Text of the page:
By Oisín Bradley
News broke earlier last month of a potential breakaway by Europe’s top football clubs to form a European Super League. German newspaper Der Spiegel broke the story of the proposal levelled at the money men at the top of football in 2016, which signalled that the 16 best clubs should form a league, and that the bizarre, European superpower – orientated move could perhaps come into play as near as 2021.
This is evidently a symbol of the direction that owners, chief executives and corporate sponsors in football want the game to go. This is clearly not a move to serve the fans with top quality football week in, week out. Far from it. This sort of league would bring with it television packages and sponsorship deals to make your eyes water. Make no mistake, this is an attempt to freeze out smaller clubs from profit gains and to hoard the treasure trove for the fat cats who dine at the top table of European football.
There are many logistical issues with this sort of deal, not least for the supporters of the big clubs involved. Fans aren’t made of money, or at least the common fan isn’t, and, at risk of sounding like a misty – eyed romantic, the people who make this universally accessible game possible will be priced out of seeing the biggest and best names even more than they already are.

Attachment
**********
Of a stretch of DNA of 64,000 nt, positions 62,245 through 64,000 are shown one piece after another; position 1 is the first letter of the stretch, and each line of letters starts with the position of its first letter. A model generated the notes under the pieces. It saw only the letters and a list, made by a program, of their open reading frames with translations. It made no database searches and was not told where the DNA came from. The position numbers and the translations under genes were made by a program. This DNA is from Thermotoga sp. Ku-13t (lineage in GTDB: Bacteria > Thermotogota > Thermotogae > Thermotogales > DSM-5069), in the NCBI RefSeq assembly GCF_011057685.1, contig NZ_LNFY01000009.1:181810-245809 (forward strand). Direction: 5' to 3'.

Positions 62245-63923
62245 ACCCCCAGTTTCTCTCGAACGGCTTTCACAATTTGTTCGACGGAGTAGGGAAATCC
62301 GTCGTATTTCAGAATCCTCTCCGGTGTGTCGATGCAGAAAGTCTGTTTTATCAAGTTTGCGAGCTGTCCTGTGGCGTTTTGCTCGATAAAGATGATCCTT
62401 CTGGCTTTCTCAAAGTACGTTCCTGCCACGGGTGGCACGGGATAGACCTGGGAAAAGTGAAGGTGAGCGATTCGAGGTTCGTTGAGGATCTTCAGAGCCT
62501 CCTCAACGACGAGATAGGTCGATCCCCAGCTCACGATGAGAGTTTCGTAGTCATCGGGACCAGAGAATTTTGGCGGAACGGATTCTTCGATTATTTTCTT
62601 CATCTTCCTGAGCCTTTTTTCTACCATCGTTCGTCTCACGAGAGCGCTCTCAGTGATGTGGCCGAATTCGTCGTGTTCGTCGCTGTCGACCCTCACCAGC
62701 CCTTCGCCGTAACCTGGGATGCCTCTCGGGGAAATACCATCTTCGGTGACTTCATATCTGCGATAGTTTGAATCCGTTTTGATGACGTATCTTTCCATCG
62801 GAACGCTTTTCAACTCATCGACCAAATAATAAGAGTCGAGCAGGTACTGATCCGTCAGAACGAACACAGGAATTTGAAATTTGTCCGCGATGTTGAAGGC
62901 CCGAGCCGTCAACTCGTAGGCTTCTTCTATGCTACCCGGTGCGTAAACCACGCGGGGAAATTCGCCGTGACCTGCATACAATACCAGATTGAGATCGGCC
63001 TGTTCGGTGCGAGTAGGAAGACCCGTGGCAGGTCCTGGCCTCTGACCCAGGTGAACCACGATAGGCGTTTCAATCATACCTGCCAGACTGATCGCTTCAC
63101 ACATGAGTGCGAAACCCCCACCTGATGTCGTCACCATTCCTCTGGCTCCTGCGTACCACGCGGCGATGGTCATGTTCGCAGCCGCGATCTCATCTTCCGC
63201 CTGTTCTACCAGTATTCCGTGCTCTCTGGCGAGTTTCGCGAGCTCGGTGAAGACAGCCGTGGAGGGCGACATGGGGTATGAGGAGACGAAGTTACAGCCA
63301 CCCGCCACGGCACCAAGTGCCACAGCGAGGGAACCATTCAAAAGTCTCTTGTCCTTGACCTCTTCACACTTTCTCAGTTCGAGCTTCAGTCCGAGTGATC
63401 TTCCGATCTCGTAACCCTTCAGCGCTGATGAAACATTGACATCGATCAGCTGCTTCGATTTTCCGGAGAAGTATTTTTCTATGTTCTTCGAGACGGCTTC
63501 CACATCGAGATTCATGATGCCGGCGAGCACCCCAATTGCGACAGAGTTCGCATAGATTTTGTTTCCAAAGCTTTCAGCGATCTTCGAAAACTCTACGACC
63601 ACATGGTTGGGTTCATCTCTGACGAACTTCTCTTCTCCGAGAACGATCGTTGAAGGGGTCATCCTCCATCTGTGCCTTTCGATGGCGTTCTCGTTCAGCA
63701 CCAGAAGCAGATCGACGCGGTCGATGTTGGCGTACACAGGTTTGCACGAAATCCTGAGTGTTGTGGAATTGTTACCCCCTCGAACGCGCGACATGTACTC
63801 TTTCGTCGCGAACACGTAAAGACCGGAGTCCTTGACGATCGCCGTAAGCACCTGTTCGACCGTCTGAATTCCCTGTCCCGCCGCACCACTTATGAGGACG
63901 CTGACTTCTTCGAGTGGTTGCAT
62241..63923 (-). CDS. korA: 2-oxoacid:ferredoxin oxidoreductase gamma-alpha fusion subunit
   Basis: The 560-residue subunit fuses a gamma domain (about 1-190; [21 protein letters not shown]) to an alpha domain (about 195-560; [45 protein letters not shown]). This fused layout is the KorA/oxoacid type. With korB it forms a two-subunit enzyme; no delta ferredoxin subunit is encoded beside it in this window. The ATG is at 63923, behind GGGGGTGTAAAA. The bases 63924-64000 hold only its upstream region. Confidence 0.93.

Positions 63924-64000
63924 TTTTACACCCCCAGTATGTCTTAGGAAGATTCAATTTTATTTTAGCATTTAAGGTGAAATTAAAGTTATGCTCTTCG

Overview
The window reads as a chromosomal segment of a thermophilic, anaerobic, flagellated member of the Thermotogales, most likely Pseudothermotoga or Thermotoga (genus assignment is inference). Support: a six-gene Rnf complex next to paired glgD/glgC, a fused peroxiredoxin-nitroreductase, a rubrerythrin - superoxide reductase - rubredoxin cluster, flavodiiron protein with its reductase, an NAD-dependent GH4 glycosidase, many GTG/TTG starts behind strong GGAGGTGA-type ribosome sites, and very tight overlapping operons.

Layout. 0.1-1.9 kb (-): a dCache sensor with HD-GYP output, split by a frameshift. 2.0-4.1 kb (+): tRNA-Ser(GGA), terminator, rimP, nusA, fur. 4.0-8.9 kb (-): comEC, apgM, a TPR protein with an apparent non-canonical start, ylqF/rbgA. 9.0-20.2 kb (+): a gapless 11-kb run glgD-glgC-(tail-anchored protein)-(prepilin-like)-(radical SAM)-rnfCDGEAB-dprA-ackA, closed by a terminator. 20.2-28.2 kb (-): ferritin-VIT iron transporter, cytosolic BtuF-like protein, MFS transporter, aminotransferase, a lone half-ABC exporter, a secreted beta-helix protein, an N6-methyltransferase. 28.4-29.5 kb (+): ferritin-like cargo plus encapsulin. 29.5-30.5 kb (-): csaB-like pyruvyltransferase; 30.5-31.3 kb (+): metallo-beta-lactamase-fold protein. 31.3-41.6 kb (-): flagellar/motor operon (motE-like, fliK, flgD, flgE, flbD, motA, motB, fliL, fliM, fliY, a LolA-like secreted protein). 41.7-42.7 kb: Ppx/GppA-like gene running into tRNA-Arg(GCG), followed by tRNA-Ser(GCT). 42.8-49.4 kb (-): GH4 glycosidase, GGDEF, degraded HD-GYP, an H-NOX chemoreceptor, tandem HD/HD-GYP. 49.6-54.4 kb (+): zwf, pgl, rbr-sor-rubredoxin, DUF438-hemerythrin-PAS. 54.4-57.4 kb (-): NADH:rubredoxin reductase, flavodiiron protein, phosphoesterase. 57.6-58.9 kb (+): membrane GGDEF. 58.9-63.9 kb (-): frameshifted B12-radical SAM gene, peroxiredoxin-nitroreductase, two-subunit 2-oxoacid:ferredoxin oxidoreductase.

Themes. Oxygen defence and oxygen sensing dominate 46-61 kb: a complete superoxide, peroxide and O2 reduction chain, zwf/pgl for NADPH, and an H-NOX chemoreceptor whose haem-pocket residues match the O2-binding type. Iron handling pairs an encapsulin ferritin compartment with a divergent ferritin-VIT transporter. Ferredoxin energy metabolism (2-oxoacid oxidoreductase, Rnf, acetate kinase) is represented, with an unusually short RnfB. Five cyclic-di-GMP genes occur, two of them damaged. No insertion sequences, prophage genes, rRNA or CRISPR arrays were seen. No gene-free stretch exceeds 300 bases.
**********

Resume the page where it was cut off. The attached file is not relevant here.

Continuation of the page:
A big flaw is the notion of having 11 ‘founders’ in a 16 – team league who cannot be relegated from the Super League, which is farcical. Hypothetically, two to three ‘non – founder’ clubs could finish above three ‘founder’ clubs and go down, despite evidently out – performing them across the course of a season. What makes this all the more comical is that the ‘founders’ cannot be relegated for 20 years.
One of the ultimate selling points of football is the infinite scope for possibility. Small clubs can conceivably make a meteoric rise through the divisions and challenge the biggest and best teams in the country, if not the world, for honours. The best case in this instance is the plucky underdogs of Leicester City, who made all football fans dream with their heroics as they lifted their maiden Premier League and made all the way to the last eight of the Champions’ League. The idea of the Super League would cheapen such moments for the likes of Leicester: what is the point of doing something like this when the likes of United, City or Chelsea aren’t even there?
Another massive logistical issue around this is the Champions’ League. Europe’s premier club competition brings with it some of the fondest memories of football, and it would be a disaster if we lost it. The Solskjaer goal in the ’99 final, that night in Istanbul and that Zidane goal are just some of the memories that will go down in the history of the sport. These moments are given such a level of importance due to the fact they were in blood and thunder knockout games when everything was on the line. A league – style format would dull and lessen such moments.
Ultimately, if you were to ask a typical ‘match day’ fan around all of Europe’s top five leagues if they think it would be a good idea to create a Super League, my guess is you’d struggle to find a fan who’d say ‘yes.’ If that is the case, then why would it happen in a game which is supposed to value fans so much?
Photo by Shawn Rossi on Flickr